When a new Logitech Harmony Remote arrives on the scene I like to review it to update readers on the latest models in the line-up. With the introduction of the Harmony One universal remote I felt that Logitech had finally completely usurped the original Harmony design and replaced it with a “from the ground up” approach that reflected Logitech’s penchant for svelte devices. In case you were still navigating through that last bit of pontifical text, I was giving them a high compliment. Logitech’s Harmony One remote is quite possibly the most beautiful remote control I’ve ever held. Like a sports car that has endured countless hours in a wind tunnel, the One simply feels right and looks like it was sponsored by the Chevy Corvette. Come to think of it, with the recent rash of corporate sponsored television fare, I might need to see if it actually was before moving on…
Logitech’s new remote arrives in a beautiful retail package that looks as good as the remote itself. Opening it up you’ll find the remote, its integrated charging cradle with AC adapter, Li-ion battery, USB cable and installation guide. There is also a CD with the initial remote control application, but the software is largely online-based, so expect an update or two once you get it installed.
As hinted at above, the Harmony One just feels right in your hand. In fact, if you hold it naturally and remove all your fingers except your middle, the remote will balance perfectly, if precariously, atop your finger. While not a good balance for a throwing knife (which I don’t recommend using for home theater anyway), the remote is perfect for controlling your A/V electronics and using both the hard buttons and the 2.2-inch touch-screen LCD. Speaking of the touch-screen, it is of the capacitive variety. This means that you can get touch-screen capability while maintaining a solid, thin layer of glass across the face of the remote. The result is a beautiful, continuous finish that isn’t interrupted by an inset, or bordered, LCD screen.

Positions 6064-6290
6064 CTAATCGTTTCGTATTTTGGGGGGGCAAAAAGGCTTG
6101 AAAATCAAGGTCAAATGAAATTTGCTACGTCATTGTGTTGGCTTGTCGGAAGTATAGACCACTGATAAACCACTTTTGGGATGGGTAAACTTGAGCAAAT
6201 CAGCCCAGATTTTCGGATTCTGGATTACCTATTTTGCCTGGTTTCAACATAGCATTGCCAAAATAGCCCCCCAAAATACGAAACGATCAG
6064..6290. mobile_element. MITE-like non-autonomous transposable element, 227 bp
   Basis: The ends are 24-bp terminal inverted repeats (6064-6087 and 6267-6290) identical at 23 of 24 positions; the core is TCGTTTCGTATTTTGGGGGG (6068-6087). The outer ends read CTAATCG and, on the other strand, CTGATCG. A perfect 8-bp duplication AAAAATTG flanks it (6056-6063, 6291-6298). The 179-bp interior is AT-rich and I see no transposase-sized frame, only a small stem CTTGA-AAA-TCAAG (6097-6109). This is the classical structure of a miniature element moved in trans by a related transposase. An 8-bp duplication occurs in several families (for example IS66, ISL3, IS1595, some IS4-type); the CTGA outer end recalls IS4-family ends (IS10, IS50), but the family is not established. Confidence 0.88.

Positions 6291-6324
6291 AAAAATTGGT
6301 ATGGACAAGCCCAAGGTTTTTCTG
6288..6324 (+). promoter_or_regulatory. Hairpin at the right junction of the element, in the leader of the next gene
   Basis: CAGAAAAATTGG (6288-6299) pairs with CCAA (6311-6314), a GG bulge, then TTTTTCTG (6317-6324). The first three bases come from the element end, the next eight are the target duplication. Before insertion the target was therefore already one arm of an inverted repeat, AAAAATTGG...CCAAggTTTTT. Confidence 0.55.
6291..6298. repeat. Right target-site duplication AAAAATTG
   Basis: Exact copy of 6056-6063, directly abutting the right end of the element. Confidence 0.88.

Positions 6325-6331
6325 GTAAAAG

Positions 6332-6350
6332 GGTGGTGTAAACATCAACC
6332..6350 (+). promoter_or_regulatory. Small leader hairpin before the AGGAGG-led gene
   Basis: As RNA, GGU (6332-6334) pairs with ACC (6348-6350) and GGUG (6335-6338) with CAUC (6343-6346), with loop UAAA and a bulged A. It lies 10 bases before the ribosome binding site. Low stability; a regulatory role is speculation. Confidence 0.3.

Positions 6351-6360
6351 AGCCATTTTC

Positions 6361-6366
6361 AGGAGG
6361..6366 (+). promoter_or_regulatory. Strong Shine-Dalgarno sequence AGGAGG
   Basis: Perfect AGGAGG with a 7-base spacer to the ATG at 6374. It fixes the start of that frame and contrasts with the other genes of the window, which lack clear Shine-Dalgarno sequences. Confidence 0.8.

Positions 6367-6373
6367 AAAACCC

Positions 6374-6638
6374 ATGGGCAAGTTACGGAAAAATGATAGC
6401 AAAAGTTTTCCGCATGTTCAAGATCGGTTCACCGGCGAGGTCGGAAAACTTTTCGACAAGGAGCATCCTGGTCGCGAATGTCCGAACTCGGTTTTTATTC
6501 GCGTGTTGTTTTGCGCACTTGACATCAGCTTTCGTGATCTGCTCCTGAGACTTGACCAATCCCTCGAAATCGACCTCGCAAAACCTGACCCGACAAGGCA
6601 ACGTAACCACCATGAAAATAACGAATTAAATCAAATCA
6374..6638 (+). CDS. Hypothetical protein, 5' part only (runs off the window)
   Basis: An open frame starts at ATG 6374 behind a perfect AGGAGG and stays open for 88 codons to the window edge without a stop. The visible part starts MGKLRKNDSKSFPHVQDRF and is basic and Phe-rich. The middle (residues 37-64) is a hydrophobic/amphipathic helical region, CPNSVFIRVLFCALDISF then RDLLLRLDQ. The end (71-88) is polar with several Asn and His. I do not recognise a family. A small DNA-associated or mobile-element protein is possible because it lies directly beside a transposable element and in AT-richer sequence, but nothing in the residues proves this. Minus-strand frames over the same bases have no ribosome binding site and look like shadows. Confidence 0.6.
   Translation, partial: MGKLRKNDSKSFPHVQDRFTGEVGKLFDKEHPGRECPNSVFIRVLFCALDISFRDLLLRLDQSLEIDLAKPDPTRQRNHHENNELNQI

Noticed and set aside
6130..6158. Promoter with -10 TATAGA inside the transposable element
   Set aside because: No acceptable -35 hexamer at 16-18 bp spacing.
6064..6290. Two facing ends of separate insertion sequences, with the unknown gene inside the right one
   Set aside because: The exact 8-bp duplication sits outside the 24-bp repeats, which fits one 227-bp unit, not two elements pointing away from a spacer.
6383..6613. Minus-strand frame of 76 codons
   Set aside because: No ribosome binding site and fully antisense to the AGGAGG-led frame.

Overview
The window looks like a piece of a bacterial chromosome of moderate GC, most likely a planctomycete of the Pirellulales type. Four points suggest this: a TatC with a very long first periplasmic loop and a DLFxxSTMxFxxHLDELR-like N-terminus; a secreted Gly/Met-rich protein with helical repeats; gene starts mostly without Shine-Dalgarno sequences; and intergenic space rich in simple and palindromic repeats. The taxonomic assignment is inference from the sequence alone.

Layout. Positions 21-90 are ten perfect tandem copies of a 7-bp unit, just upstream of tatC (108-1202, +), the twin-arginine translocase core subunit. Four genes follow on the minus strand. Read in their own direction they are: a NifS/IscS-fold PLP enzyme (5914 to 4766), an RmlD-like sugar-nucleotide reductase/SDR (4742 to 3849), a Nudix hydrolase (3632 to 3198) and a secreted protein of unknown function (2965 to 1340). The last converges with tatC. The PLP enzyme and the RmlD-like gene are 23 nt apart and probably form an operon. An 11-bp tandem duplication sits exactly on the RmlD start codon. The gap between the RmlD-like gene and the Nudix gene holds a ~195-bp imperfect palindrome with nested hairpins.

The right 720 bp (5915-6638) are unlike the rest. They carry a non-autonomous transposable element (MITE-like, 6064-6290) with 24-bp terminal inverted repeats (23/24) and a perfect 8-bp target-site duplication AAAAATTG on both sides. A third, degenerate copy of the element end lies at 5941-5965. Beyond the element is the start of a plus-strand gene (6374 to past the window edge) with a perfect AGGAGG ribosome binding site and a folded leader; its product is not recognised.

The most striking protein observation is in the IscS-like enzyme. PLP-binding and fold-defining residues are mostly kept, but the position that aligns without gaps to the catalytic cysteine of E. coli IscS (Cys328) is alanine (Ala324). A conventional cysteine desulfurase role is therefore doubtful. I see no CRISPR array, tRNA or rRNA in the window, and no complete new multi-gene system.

The unit recharges by being placed in the charging cradle - a process I found much improved from the 880 model I reviewed a couple years before. The remote simply slides right into the proper position and I was never able to get it to “not” dock properly (and believe me, I tried). When the unit is docked, the LCD lights up indicating (with an animated graphic) that the battery is recharging. The LCD screen goes black after several seconds to maximize charge time and not waste the usable life of the backlight. Charging occurs rather quickly and since the battery is Li-ion, users don’t have to worry about memory effect. If you aren’t planning on using it immediately, just place it in the dock and you’ll be good to go when you need it.
Now on the buttons. This remote is nearly perfect in that the most-used buttons are within easy thumb-reach. The only exception is the lower numbers of the keypad, which tend to be a stretch, causing you to want to physically shift your hand lower on the remote. The face of the remote is actually divided into 5 clear sections: LCD, Menu, Navigation, Transport, and Keypad (these designations being mine). If you’re like most people, you will find yourself most often using the Menu, Navigation and Transport functions. These sections are perfectly located in the central area and the Harmony One makes it easy to thumb through any of the buttons in these areas.
The LCD is in beautiful full color and remains active for about 9 seconds before going to sleep. It awakens, instantaneously, whenever the remote is picked up or jarred. This helps conserve battery life which I found to be acceptable but not stellar. I could get several days out of the remote if I was using it heavily (activating lots of DVR functions, for example). This isn’t bad, especially since the remote can be plopped down onto its charging cradle at any time.
Read the complete review at Audioholics.com
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